I saw an article on The Kitchen about putting magnets on jars for spices and thought it was a great idea. I decided to have a go myself.
I’m not a magnet expert but I know the strongest consumer readily available magnets are Neodymium. Neodymium are rated for their strength in Nxx where xx are numbers. The N stands for Neodymium and the higher the numbers, the stronger the magnets. At the time I found N35 in the lowest range and N52 at the highest.
The size also determines their strength as well. Usually, the larger the magnet, the stronger they are. They come in different shapes and sizes from as small as 0.5cm to as large as you want.
The size could be as wide as 3cm and 6cm high so getting one that fits in the area was not a problem. The depth should be as thing as possible for aesthetics.
In the end I found 1cm x 0.1cm circular N42 which have a 3M self adhesive on the south side (so the non sticky side is the north pole).
I have got rectangle spice shakers which have been around for a while. They were from Tesco supermarket which are refillable.
We also had cylindrical shakers but could not figure a way of attaching the magnets onto these types. Neodymium are quite strong and without giving the self adhesive a fighting chance the magnet could be ripped off the shakers and left on the metal surface.
The magnets came and I attached one to back near the top of the shaker for a test. I used a near full one but mileage will vary depending on the spice it contains. One magnet was not enough to stop it from sliding so I added a second magnet at the button at the back of the shaker. This time it held on but it still slid very slowly. I went on to stick a third one between the first two and it seemed to have solved the problem but at three magnets per shaker it was going to cost a lot!
I proceeded to the others which had less contents. Most held on with two but one or two required three. I figured I could always add more if necessary.
I didn’t want to find them on the floor in the morning so I did a quick test and lined all of them up on a vertical metal surface and left them there for about 30 minutes. To my surprise 3 out of the 5 slid to varying degrees. At this point I knew I needed to order more magnets but I went on to get some more shakers made up.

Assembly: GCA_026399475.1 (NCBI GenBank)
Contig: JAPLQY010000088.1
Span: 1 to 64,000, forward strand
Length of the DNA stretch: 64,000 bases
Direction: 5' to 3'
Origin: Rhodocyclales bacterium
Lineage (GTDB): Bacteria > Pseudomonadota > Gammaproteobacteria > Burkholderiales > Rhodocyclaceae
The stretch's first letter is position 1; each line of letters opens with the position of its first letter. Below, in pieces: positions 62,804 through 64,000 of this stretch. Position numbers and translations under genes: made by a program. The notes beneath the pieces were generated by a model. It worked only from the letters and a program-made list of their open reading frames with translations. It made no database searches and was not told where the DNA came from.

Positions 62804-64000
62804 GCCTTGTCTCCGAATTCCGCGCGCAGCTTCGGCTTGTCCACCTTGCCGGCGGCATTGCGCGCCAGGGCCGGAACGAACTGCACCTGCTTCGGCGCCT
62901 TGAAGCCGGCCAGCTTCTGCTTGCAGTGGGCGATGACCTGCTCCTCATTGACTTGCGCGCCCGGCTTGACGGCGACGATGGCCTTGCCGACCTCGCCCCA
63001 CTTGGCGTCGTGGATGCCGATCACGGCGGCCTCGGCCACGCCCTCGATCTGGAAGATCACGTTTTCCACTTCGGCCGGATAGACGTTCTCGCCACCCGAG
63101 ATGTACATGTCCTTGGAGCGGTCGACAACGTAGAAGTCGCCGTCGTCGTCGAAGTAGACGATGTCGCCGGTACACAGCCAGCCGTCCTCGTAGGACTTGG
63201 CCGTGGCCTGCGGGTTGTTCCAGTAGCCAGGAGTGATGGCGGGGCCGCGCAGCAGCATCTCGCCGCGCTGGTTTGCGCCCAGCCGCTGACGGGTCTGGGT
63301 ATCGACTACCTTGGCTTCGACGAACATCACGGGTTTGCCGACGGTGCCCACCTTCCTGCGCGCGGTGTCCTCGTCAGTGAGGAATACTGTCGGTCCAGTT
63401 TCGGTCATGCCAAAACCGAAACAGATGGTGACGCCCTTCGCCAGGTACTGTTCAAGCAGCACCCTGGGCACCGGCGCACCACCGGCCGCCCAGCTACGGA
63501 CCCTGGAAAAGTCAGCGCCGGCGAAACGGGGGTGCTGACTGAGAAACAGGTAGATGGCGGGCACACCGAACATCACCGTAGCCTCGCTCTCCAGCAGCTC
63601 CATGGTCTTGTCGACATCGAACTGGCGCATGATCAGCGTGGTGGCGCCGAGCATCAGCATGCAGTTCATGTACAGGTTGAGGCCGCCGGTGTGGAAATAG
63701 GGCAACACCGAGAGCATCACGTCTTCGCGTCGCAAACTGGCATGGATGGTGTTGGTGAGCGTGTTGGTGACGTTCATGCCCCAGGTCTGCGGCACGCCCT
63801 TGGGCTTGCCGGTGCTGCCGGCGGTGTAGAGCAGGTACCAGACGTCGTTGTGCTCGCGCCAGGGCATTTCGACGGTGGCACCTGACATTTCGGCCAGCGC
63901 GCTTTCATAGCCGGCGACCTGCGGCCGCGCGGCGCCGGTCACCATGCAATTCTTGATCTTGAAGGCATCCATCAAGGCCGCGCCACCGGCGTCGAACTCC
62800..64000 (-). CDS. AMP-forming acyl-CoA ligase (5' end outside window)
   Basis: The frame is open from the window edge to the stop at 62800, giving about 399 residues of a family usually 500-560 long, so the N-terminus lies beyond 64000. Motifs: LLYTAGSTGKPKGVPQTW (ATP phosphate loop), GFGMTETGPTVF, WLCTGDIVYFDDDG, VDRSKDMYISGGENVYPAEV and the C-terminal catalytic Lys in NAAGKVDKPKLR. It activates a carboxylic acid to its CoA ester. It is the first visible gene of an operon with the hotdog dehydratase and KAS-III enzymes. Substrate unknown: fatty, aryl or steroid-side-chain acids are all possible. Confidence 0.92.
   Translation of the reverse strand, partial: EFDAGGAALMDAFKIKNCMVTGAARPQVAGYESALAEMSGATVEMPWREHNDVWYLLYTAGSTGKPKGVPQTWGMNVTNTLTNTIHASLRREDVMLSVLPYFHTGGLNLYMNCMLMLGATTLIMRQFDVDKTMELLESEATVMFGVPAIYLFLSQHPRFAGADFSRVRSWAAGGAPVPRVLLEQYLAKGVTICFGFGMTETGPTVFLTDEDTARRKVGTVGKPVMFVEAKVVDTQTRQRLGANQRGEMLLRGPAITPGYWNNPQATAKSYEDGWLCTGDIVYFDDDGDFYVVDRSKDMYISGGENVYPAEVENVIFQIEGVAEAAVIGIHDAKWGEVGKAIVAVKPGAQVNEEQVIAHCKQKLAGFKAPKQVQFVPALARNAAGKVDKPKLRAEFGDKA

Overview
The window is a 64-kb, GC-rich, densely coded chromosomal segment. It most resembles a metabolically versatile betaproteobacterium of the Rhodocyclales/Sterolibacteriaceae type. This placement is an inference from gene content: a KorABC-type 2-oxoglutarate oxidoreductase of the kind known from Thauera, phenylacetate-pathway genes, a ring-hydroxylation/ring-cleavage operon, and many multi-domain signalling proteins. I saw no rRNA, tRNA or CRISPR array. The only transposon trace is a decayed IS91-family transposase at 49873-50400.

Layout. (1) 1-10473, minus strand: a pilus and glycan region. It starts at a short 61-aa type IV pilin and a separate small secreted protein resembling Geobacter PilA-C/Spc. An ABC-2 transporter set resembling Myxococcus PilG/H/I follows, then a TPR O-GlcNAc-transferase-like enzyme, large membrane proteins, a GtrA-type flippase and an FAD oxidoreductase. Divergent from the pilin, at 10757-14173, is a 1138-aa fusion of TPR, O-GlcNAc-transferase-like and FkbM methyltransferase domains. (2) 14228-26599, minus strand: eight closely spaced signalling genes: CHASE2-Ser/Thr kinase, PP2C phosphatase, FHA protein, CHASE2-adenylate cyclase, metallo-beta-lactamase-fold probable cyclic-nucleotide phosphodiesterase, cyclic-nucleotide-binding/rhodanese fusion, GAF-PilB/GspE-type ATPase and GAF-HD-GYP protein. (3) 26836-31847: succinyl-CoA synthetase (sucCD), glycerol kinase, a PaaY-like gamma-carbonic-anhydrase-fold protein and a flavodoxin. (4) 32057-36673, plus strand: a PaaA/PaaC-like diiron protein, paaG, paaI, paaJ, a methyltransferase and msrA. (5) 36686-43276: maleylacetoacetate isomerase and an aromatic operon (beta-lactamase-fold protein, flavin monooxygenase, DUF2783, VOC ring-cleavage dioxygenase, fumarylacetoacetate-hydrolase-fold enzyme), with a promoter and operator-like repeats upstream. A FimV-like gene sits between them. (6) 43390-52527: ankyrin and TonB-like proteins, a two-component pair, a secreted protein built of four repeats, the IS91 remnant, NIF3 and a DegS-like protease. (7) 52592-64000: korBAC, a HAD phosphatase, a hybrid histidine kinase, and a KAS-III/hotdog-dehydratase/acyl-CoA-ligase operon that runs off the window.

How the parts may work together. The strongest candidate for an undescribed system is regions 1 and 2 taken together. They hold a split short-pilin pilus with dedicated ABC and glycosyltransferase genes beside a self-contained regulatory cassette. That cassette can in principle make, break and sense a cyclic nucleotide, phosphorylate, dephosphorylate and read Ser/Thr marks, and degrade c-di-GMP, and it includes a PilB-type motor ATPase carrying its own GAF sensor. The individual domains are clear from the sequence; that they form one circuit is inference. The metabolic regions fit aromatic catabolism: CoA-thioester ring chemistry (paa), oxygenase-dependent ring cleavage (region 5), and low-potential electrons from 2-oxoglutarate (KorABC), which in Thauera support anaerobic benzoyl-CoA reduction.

In the process of finishing off the magnets I had left I was sticking on the second bottom magnet when it slipped out of my fingers and it attracted to the top magnet! I tried to get it off but because I had peeled off the cover of the sticky adhesive it had stuck to the other magnet (North side attracted the South self adhesive side). Facing a loss of one magnet I got another one and carefully added a third magnet at the bottom. To my surprise the top magnet felt a lot stronger. With this in mind I decided to even out the bottom magnet and added a forth and the magnetism felt very strong. So strong in fact it stopped it from sliding. I decided to peel off the middle magnet and stack them the same way and it worked. OK this meant a shaker had four instead three but it felt like it had a lot more pull.
I would love to get stronger or bigger magnets like some N52 and / or 2cm diameter ones but they were more expensive than stacking the current ones. Also the self adhesive are a worth it and less hassle but in the end the fell off too easily. I used sellotape to keep the magnets from falling off the jar but tape doesn’t always hold either. I have tried hot glue gun and the hot glue seems to hold fairly well to the glass. It also has a cleaner finish than tape. I did try preparing the jars by cleaning the surface with soapy water but the 3M adhesive didn’t hold up.
If there are no places to put them, a metal sheet could be mounted somewhere so that they would stick to them. For example cabinet doors or under shelves. If there were a lot stronger magnets then the metal sheet could be hidden behind the cabinet door and the spices would appear to be floating.
This is a very good way to save shelf space and can be mounted on a lot of surfaces.